Normal men have no imagination. But they might have big peckers and even bigger paychecks and that seems to be all that matters.

The Green Shanty is not a family establishment.  No.  The sordid history of number nine still lingers in the air and spots the mattress.  Andrew is too exhausted to care.  His tall frame towers over a tiny toilet that seems to sit at his ankles and he pisses into an almost empty bowl that barely flushes.  [Note to self: take morning shit in woods.]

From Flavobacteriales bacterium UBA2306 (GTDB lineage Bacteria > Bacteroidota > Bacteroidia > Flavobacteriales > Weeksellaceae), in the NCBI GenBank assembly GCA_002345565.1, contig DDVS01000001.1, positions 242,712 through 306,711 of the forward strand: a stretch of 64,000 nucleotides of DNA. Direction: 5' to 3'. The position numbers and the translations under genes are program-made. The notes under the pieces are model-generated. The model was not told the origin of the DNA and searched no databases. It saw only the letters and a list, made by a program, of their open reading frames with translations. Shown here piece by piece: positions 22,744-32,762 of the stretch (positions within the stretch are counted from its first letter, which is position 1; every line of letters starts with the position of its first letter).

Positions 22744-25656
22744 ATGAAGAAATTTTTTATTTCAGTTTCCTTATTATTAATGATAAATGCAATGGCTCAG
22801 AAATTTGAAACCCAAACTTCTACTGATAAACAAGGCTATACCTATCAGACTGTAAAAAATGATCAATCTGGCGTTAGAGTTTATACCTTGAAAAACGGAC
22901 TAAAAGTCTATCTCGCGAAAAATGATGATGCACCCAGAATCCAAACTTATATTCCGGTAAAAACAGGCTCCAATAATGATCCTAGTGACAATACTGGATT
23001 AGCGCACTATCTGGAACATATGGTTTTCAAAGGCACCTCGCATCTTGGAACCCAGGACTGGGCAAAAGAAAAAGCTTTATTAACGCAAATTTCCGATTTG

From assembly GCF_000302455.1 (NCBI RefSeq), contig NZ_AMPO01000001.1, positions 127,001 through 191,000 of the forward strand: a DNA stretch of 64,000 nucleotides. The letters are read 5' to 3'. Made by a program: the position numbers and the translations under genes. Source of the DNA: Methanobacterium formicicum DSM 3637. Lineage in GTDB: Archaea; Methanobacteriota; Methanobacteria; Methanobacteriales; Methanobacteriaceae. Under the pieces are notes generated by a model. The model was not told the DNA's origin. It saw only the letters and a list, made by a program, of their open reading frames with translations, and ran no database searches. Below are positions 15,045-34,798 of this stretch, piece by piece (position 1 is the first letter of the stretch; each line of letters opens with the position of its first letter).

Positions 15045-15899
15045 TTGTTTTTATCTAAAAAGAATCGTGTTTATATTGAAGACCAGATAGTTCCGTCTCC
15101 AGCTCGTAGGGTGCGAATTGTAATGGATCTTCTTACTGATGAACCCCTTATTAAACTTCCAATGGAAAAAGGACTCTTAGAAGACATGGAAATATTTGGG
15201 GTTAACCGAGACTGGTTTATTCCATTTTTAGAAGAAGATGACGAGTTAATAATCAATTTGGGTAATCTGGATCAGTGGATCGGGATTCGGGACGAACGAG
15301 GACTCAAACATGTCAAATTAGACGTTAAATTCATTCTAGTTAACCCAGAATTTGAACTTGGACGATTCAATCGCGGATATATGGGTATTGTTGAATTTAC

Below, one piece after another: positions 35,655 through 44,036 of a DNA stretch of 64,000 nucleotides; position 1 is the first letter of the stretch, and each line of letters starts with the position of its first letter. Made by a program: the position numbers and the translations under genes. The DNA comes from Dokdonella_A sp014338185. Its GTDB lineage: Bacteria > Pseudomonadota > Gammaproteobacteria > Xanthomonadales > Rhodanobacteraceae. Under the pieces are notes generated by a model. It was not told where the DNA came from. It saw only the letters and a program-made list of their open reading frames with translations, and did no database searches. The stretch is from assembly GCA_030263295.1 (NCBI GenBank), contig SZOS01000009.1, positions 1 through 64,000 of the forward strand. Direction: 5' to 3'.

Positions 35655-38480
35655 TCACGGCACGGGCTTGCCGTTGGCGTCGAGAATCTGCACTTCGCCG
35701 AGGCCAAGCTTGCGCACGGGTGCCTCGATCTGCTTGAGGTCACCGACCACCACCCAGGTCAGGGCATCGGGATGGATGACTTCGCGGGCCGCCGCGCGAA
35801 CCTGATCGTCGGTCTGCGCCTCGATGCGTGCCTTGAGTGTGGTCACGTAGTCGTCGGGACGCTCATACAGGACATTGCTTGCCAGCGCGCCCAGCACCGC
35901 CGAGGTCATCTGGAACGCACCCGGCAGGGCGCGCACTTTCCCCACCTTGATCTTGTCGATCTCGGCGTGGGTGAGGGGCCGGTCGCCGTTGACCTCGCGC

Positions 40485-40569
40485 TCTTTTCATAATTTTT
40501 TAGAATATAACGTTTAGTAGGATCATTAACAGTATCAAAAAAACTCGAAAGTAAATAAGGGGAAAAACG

The television remote reveals that the last customer had been watching porn.  An impressive donkey dong is entering the glistening slit of a blonde woman and she moans with shock.  Turning away, Andrew reaches into a canvas bag and pulls out a large bottle of gin.  He cracks the seal and takes a hard swallow, and then another, followed by another, wipes his mouth, and sets the bottle on the lamp stand next to the bed.  He stares at the screen for a moment. The skin flick does nothing for his body, flaccid and dead as his hopes and dreams.  But the sound of the grunting man, “Yeah, ooh, yeah” and the woman yelping in ecstasy wrecks his mental stability as he imagines some asshole from Tinder hooking up with the one he’s cherished for so long on a marital level, her moaning response the same one she’d given him, offered freely to someone less known and who has never worked for intimacy beyond a dozen roses and a dinner. The modern dating endgame is often accomplished in a day and whatever is done can’t be undone. Romance is ordered over the phone and delivered to the doorstep (Ding-Dong. Your package is here).